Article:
When powerhouse class-action securities law firm Milberg Weiss Bershad & Schulman LLP was indicted here last month, it was a public relations gut punch for a Los Angeles legal community still smarting from fallout stemming from the Anthony Pellicano investigations.
The 20-count indictment accused the firm and partners David Bershad and Steven Schulman of benefiting to the order of $200 million in cases where they illegally paid clients to sue companies.
Los Angeles lawyer Richard Purtich has pleaded guilty to funneling cash between Milberg and a former ophthalmologist who was a frequent plaintiff.
Milberg Weiss has described the charges as unjust and said it would vigorously defend itself against the charges. But the negative publicity from the indictment of a firm that has long prided itself as a uncompromising champion of shareholders won't go away soon and could tarnish the reputation of other legal firms.
"Anytime there is a cloud over one plaintiffs' firm, it tends to reflect poorly on all of us," said William A. Daniels, of Schwartz Daniels & Bradley. "When something like this happens it's a tragedy, not just for the firm but for the legal system at large. As class action counsel, we take pride in ourselves for keeping honesty in the system. When there are allegations of corruption, it distresses us, but we have to carry on."
That's why it's more important than ever for lawyers to avoid even the semblance of impropriety, said Albro Lundy III of Baker Burton & Lundy LLP. His firm won a major class action verdict against Sempra Energy earlier this year.
"It really depends on the individuals who are running the cases," Lundy said. "And if you've got moral, honest people running the cases, you don't have the problems that Milberg Weiss had. I don't have to talk to my clients about it, because we try to be above-board in everything we do."
Still, Lundy continued, bigger firms are harder to police and Milberg is the most prominent class action practice in the country.
"When you get to the level of business that Milberg Weiss was doing, it's tough to keep it all under control. So some things can get sideways without ever seeming like it wasn't technically wrong," Lundy said. "I'm not prejudging Milberg Weiss; everybody gets their trial, but those allegations alone can be devastating to a firm."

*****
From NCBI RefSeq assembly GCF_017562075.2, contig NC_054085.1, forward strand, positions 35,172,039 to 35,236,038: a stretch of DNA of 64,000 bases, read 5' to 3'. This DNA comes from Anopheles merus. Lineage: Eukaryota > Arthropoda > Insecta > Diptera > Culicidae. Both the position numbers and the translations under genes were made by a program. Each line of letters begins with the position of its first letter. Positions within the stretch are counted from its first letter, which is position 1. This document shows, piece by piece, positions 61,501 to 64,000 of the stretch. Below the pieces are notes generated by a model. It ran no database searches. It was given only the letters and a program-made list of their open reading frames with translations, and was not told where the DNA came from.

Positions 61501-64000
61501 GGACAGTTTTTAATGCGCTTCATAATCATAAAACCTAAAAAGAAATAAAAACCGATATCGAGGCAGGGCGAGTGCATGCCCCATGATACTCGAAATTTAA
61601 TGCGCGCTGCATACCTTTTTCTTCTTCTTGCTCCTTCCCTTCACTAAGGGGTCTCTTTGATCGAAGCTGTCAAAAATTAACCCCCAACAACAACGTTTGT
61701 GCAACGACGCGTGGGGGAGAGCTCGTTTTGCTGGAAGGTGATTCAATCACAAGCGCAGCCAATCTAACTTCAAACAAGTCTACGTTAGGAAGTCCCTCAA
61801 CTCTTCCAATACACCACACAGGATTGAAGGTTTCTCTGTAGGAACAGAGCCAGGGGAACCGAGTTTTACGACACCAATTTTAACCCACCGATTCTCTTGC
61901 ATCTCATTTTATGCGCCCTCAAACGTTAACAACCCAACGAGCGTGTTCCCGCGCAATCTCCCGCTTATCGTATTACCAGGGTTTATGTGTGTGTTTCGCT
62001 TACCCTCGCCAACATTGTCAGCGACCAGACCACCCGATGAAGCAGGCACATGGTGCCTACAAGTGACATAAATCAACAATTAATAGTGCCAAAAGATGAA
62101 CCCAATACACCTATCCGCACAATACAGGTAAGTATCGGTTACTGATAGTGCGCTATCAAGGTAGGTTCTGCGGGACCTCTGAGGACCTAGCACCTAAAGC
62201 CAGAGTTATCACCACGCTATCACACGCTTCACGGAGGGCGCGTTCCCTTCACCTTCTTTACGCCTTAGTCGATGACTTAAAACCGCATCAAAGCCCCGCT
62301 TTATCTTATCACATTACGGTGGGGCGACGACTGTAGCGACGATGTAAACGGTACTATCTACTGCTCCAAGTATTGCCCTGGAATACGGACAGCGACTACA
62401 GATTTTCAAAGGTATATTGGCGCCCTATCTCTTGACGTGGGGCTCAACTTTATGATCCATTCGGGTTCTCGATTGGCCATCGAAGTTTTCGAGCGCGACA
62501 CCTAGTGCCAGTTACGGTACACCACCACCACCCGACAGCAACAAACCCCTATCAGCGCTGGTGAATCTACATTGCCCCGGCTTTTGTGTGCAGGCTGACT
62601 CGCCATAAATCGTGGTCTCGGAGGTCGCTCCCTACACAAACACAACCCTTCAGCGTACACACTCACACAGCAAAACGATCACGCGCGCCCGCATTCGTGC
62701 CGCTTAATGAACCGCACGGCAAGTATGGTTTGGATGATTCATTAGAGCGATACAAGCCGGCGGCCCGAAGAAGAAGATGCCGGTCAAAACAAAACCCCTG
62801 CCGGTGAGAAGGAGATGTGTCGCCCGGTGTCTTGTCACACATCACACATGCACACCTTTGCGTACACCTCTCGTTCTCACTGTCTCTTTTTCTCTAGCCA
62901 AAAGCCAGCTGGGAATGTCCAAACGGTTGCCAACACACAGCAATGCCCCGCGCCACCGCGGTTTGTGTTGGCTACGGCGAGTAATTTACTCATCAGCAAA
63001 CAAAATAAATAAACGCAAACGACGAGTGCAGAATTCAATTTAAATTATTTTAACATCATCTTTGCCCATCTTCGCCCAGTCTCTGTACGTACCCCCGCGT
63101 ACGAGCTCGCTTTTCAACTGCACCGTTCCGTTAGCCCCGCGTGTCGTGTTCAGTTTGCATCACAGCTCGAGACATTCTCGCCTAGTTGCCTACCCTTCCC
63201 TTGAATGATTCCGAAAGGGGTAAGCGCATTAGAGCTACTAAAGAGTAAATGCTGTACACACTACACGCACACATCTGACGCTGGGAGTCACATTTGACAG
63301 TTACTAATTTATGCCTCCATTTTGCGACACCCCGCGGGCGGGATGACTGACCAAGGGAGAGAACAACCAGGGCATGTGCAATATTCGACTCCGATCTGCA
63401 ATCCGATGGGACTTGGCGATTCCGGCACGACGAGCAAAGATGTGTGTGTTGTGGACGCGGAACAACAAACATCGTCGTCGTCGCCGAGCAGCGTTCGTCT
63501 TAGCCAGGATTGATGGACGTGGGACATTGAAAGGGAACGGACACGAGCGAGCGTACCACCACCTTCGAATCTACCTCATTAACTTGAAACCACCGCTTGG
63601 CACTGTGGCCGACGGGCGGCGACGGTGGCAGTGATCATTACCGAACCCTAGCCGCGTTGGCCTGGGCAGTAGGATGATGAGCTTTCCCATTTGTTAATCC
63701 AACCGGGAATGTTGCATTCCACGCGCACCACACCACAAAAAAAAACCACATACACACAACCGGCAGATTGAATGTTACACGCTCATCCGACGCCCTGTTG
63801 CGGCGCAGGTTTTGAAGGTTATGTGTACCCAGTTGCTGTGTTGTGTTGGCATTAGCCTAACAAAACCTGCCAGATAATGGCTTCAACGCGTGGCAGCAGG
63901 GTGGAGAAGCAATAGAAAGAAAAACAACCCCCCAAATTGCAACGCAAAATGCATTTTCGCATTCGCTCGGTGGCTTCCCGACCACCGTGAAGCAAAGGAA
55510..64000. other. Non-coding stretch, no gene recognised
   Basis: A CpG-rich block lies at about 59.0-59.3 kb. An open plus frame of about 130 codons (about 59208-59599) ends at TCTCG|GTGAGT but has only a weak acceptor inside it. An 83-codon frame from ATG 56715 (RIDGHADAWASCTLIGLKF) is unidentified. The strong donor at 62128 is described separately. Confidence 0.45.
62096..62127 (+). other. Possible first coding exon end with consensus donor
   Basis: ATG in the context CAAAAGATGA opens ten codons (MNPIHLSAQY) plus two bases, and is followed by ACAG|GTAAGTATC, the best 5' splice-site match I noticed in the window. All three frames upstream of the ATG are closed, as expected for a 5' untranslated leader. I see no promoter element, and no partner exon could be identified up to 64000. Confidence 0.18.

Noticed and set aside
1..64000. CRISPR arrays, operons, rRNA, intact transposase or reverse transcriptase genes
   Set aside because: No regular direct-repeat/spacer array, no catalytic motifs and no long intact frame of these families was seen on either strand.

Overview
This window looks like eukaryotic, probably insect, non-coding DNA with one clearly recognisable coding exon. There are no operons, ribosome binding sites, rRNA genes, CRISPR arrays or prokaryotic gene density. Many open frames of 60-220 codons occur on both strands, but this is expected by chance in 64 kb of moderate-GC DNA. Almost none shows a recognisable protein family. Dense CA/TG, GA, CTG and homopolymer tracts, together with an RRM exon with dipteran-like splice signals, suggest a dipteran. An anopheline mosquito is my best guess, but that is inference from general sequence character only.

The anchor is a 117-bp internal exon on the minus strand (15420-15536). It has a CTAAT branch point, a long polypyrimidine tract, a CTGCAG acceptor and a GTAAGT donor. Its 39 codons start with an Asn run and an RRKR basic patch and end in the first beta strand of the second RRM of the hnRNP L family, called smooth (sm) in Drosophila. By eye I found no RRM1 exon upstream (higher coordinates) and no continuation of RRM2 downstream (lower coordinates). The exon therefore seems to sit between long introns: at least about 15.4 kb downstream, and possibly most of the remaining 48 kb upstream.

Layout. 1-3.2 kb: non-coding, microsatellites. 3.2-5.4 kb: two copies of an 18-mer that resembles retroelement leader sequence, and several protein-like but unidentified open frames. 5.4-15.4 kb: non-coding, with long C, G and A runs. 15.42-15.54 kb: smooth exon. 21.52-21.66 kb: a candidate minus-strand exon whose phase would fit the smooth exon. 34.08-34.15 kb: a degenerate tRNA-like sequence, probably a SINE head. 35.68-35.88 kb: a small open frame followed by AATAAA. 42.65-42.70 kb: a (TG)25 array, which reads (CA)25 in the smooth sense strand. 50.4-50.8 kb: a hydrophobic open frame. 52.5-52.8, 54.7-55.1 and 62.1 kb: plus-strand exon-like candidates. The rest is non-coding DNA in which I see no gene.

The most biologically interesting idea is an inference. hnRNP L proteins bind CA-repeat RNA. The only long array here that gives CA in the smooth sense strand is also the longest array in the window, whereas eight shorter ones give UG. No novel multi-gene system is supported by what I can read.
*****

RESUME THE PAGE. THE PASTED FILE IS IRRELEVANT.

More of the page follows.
The reputation of attorneys has traditionally been "famously lacking," according to Adam Winkler, acting professor of law at UCLA. "Consequently, their ethics are always in question."
He said that the Milberg Weiss indictments are in part the result of an increasing desire on the part of the federal government to police lawyers, who have traditionally been governed by the Bar.
Winkler said that after corporate scandals precipitated passage of the Sarbanes-Oxley Act in 2002, the federal government began casting a more-watchful eye on attorneys, particularly those who practice before the Securities and Exchange Committee. The government wants to assure that attorneys function in a gate-keeping role, Winkler said, because "there is a growing sense that lawyers who have traditionally been thought of as agents of their clients are becoming more active participants" in the cases.
Cheryl Bame of Bame Public Relations, whose firm frequently works with law firms, said there was no feeling of crisis among her clients or colleagues.
"I think lawyers always get a bad rap just because legal services are expensive," she said, "but you can't do business without lawyers."
And she said that the doubted there would be much peripheral damage from the charges leveled at Milberg.
"Firms need to make sure their clients are happy and hopefully they're doing this all year," she said. "So that when something like this comes up, they don't need to scramble."
Barbara Sayre Casey, whose public relations firm specializes in law firms, found a positive spin by pointing out the parallels between the law profession and the public relations field, in the wake of the recent Fleishman-Hillard case, in which executive Doug Dowie was convicted of fraud for over-billing city taxpayers for his firm's services.
"Just because there have been a few missteps, I don't think that there's going to be an overall effect," she said. "In fact, I think it gave our clients more appreciation for our integrity and the way we do business."
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